Shanghai is bringing more transparency to its procuratorates via a "negative list" system, in a bid to guarantee the public's right to know and protect the interest of litigants.
The list developed by the Changning district procuratorate regulates 34 categories of information that are not suitable for release, while any other information not on the list should be made public.
"Development of the negative list is to protect the victim, the defendant, the witness and juveniles," said Liu Jing, deputy chief procurator of the Changning district procuratorate.
Classified information regulated by the list includes trade secrets, rape cases, cases involving underage defendants, and "information that may bring pain and pressure to the litigants" if made public.
According to Chen Ming, chief procurator of the Changning district procuratorate, only selected information could be made public in the past, and much of this information was passively released under pressure.
The Changning procuratorate has released 500 legal documents since a trial run of the "negative list" began in May. Four documents were decided not suitable for release after reviewing the negative list, because they might have violated the privacy of the litigants.
Shanghai was one of the five pilot regions selected by the Supreme Procuratorate in November to test the waters of further opening the procuratorate affairs. The Changning district procuratorate was one of the key experimental units in Shanghai.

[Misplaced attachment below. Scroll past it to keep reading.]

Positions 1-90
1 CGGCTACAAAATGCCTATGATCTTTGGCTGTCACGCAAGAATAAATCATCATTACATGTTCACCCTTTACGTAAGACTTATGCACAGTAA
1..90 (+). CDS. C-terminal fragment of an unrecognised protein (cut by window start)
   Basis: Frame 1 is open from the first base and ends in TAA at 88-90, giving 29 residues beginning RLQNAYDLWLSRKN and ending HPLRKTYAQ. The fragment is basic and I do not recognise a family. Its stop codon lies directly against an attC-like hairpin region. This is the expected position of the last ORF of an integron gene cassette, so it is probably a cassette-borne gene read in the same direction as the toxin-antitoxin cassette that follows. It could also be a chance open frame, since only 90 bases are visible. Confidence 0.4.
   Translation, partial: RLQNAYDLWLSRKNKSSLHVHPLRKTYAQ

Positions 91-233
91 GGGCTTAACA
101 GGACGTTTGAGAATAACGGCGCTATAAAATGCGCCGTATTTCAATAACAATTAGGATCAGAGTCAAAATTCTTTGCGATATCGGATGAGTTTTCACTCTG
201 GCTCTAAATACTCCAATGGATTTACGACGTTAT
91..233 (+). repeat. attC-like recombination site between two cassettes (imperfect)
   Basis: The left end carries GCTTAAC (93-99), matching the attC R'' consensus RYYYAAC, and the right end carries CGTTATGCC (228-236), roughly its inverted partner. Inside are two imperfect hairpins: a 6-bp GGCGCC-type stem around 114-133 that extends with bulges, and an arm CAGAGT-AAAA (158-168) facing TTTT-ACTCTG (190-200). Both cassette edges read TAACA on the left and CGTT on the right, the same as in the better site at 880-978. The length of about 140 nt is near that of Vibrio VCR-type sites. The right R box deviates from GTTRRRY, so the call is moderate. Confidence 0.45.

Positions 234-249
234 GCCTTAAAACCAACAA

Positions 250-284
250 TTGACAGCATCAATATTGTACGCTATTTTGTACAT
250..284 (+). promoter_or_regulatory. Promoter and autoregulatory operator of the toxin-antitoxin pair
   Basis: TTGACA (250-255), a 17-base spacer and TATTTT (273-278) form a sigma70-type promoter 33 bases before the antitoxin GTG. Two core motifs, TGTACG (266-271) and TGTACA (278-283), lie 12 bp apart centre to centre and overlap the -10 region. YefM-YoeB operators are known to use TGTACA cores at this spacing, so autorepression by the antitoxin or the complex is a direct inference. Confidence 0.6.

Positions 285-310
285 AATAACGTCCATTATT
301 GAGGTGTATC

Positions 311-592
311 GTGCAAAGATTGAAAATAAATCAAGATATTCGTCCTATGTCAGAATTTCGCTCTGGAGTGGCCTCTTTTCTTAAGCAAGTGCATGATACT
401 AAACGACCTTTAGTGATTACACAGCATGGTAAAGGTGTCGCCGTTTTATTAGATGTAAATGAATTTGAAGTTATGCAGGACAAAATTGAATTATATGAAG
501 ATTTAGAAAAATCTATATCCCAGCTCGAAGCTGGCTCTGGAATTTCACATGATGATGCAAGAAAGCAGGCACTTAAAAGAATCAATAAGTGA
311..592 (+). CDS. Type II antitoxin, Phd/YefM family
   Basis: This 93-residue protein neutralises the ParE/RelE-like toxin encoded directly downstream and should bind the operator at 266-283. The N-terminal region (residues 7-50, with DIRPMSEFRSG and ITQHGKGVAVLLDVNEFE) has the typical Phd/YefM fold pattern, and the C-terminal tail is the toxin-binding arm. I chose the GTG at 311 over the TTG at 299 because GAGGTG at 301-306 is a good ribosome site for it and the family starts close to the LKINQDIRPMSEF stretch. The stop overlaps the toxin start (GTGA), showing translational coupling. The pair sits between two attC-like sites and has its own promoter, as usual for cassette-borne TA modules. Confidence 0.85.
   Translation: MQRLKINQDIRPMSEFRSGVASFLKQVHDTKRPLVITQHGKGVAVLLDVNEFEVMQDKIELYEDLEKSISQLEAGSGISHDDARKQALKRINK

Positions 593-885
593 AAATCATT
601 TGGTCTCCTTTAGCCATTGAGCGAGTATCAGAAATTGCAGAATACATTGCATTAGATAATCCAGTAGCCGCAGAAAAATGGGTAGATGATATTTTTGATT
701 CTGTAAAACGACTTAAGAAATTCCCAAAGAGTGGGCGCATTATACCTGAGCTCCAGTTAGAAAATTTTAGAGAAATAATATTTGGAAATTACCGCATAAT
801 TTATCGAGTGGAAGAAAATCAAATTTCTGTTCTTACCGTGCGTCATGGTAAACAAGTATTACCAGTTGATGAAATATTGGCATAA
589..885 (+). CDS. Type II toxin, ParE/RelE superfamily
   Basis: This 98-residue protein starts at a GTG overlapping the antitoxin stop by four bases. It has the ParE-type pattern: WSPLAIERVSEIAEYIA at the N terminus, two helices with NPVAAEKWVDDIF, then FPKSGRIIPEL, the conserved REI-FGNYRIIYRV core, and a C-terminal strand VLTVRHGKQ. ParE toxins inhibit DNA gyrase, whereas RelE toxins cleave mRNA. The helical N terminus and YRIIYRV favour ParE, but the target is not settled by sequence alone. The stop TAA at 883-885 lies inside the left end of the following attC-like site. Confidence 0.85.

The documents can be viewed on the Changning district procuratorate website. An information release website for the Shanghai municipal procuratorate will be launched in late August, and one on the national level is expected to go online in October.
"The negative list is a pioneering policy in the country, for it has brought down the high walls of China's procuratorates and removed the mystery," said Qi Yanping, dean of the school of law with Shandong University.
"It has the potential to spread nationwide," Qi added.
The biggest resistance to more transparent procuratorate work was from grassroots officers who used to follow a "less trouble the better" principle, because they worry any improper release of information would put them at unnecessary risk, Liu said.
"The negative list has clearly drawn the red lines here and will ease the burden on these officers, and encourage them to be more open to the public," he said.
"This is a small step for us, yet a giant leap for the establishment of credibility of procuratorates," he added.
The negative list will be modified regularly in accordance with the latest legal developments, Liu said.